The Outsiders Themes

  • The Socs and the Greasers represent the opposing sides of the conflict between rich and poor. The arrogant, self-satisfied Socs flaunt their wealth and drive around in fancy cars, while the Greasers wear simple t-shirts and live on the bad side of town. Their socioeconomic differences fuel the novel's central conflict.
  • Both the Greasers and the Socs prize loyalty. Johnny shows fierce loyalty to Ponyboy by killing Bob when the Socs attack in the park. One could argue that loyalty exacerbates the conflicts in the novel, driving Johnny to violence and requiring the rival gangs to pick sides in a deadly rivalry.
  • Ponyboy’s search for his identity leads him to wonder whether he will model himself on the other members of his gang or follow his own course. He frequently rebels against his older brother Darry's authority, and he has trouble adjusting after his friend Johnny's death. Ultimately, he finds himself by writing his story down.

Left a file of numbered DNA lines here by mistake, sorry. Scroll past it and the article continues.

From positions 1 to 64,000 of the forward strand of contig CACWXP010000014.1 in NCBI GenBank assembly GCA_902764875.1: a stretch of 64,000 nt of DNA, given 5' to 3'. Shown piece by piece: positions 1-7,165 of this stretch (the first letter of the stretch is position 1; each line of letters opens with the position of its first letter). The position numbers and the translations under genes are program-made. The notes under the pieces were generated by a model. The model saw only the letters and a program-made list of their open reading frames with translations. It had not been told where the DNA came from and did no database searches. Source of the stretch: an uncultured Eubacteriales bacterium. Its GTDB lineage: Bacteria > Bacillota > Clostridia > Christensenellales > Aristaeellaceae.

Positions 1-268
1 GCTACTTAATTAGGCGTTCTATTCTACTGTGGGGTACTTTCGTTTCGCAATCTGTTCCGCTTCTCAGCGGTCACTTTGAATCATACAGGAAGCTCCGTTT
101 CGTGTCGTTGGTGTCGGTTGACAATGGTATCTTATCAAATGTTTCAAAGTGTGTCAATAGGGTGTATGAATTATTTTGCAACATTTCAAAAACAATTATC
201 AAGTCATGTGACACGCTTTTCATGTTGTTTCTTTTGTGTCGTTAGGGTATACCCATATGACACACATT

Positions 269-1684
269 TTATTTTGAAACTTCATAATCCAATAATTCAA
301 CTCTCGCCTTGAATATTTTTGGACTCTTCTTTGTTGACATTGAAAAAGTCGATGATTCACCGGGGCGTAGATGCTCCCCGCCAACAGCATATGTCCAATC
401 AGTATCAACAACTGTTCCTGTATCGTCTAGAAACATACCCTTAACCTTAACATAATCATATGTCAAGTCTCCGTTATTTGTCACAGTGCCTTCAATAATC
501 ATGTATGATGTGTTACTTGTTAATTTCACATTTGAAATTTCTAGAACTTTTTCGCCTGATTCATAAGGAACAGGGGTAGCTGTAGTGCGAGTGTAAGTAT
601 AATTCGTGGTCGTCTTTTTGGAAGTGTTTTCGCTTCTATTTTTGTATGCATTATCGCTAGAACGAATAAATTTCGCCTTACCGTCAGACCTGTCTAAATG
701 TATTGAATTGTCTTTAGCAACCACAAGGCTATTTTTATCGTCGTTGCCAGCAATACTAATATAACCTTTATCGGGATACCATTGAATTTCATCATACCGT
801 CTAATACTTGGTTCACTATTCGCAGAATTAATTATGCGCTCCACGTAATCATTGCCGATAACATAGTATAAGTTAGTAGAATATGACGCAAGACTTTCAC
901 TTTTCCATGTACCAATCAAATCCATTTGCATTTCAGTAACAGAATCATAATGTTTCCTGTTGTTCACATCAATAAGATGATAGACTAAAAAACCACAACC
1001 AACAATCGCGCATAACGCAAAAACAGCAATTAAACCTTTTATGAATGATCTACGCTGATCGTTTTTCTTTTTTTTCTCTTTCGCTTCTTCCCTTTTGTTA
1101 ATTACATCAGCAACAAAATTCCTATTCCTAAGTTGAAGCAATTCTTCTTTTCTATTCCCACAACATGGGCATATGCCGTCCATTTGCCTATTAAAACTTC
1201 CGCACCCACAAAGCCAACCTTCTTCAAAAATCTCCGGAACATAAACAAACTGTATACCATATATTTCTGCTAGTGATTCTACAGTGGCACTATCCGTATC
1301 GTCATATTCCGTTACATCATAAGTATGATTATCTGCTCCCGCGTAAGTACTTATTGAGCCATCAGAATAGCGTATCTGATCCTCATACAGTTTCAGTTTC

(Novels for Students)

Class Conflict

Issues of American economic class are confronted head on by the portrayal of the rival gangs as rich and...

(The entire section is 1643 words.)